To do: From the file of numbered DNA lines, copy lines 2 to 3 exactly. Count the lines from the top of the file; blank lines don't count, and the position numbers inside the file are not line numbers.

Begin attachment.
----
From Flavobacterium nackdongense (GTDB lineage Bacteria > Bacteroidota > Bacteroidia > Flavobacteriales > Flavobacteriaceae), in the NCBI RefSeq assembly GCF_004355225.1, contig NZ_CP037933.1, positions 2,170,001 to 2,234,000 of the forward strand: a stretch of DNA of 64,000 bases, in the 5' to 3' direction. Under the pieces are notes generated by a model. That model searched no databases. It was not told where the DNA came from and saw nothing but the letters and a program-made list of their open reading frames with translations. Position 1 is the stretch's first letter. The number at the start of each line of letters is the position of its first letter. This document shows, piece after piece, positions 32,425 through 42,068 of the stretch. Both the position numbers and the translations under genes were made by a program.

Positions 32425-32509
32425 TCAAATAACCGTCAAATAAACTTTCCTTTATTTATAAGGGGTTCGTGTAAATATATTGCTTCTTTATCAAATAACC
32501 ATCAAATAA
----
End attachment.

Positions 32425-32509
32425 TCAAATAACCGTCAAATAAACTTTCCTTTATTTATAAGGGGTTCGTGTAAATATATTGCTTCTTTATCAAATAACC